Favouring the Bold

I had the rare opportunity (rare around the Manse during the summers) of catching the televised news over the weekend and I was struck by the … sameness, for lack of a better word, …. of the American male wardrobe. The idea of minimalism, and Cary Grant may be its father, is alive and well. Dark suit, solid white or blue shirt, conservative tie; most men can achieve this look and most can concentrate on exacting fit (although there was little evidence of that on the news).

(Things haven’t changed much since 2008. AP Photo/Richard Drew via The Huffington Post.)

But, add pattern and colour — those playthings of the great dressers like Astaire and the Duke of Windsor — and the results are startling to the modern eye. It is almost a lost art, dressing this way, and that’s a shame.

The Duke of Windsor as pictured in "Vogue" magazine, via "A Suitable Wardrobe."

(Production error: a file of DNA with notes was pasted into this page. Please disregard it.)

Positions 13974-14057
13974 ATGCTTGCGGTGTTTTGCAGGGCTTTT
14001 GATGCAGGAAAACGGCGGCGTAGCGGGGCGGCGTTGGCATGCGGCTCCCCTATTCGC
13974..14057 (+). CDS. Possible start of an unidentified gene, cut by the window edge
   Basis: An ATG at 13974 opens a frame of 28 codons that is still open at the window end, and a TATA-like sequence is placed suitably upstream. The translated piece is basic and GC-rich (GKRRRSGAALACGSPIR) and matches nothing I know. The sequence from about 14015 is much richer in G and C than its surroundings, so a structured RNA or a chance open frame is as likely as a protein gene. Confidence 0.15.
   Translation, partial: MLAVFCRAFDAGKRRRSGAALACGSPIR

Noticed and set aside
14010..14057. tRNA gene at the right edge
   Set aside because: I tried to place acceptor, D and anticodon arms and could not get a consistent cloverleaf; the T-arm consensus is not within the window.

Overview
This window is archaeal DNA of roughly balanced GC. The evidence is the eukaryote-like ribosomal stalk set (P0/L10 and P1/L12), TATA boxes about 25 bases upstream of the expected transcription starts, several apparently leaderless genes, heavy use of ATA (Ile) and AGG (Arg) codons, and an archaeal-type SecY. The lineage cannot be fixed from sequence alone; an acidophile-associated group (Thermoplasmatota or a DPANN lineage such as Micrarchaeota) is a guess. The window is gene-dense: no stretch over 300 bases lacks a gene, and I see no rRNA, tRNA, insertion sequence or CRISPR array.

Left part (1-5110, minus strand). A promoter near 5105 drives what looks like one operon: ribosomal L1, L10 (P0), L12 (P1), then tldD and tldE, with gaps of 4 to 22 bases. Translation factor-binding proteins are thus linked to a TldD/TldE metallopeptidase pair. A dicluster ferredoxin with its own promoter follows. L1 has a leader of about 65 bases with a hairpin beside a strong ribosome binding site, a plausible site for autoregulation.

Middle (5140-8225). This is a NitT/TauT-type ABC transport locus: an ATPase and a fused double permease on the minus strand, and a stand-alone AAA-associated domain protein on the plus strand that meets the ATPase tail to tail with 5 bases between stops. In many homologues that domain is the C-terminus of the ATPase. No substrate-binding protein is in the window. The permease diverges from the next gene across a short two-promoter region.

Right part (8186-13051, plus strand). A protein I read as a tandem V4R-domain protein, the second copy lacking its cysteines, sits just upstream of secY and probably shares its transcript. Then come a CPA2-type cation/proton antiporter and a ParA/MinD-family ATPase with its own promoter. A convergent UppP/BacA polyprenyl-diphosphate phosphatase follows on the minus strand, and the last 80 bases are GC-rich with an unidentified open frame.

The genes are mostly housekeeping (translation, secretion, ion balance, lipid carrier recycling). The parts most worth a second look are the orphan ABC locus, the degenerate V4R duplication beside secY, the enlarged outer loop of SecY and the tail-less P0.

(Patterned shirt, tie, pocket square, pinned collar, but solid suit. Astaire plays it elegantly safe here.)

There are still a few practitioners, Flusser acolytes all? Dressing should be an intensely personal expression. Which does lead you to wonder what most people are thinking. I know that most of us are loathe to stand out, and flamboyance of the Sebastian Horsley sort should be avoided in my opinion, but I would still like to see more self-confidence from the men of America. Especially with fall on the way and the chance to layer pattern and texture that much easier to find.

Maybe it’s that there are so few left to show the way? I’ll see what I can do over the next week or so to give you a point of reference. Our goal should be to stand out, in a good way.

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